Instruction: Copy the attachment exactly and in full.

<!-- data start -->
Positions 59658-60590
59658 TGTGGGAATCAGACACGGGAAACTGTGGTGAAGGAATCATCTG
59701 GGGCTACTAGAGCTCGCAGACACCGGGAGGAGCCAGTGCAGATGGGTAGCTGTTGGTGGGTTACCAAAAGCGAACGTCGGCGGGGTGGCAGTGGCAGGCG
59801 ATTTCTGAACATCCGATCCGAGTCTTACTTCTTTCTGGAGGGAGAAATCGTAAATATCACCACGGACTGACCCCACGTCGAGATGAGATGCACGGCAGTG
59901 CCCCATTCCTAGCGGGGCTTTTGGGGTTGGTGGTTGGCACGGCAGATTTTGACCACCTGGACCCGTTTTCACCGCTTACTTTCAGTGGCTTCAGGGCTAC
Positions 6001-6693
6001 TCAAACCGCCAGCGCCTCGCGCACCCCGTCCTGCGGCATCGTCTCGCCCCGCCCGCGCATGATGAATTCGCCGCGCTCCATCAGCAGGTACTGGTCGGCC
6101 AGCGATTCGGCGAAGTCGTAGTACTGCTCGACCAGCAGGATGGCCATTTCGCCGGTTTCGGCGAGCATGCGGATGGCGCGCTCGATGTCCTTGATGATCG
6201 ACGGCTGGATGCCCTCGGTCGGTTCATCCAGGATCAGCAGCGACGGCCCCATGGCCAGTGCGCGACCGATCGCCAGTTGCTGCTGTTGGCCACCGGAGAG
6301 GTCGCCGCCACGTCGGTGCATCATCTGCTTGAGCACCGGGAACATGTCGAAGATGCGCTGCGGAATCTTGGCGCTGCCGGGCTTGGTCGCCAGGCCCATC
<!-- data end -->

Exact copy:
Positions 59658-60590
59658 TGTGGGAATCAGACACGGGAAACTGTGGTGAAGGAATCATCTG
59701 GGGCTACTAGAGCTCGCAGACACCGGGAGGAGCCAGTGCAGATGGGTAGCTGTTGGTGGGTTACCAAAAGCGAACGTCGGCGGGGTGGCAGTGGCAGGCG
59801 ATTTCTGAACATCCGATCCGAGTCTTACTTCTTTCTGGAGGGAGAAATCGTAAATATCACCACGGACTGACCCCACGTCGAGATGAGATGCACGGCAGTG
59901 CCCCATTCCTAGCGGGGCTTTTGGGGTTGGTGGTTGGCACGGCAGATTTTGACCACCTGGACCCGTTTTCACCGCTTACTTTCAGTGGCTTCAGGGCTAC
Positions 6001-6693
6001 TCAAACCGCCAGCGCCTCGCGCACCCCGTCCTGCGGCATCGTCTCGCCCCGCCCGCGCATGATGAATTCGCCGCGCTCCATCAGCAGGTACTGGTCGGCC
6101 AGCGATTCGGCGAAGTCGTAGTACTGCTCGACCAGCAGGATGGCCATTTCGCCGGTTTCGGCGAGCATGCGGATGGCGCGCTCGATGTCCTTGATGATCG
6201 ACGGCTGGATGCCCTCGGTCGGTTCATCCAGGATCAGCAGCGACGGCCCCATGGCCAGTGCGCGACCGATCGCCAGTTGCTGCTGTTGGCCACCGGAGAG
6301 GTCGCCGCCACGTCGGTGCATCATCTGCTTGAGCACCGGGAACATGTCGAAGATGCGCTGCGGAATCTTGGCGCTGCCGGGCTTGGTCGCCAGGCCCATC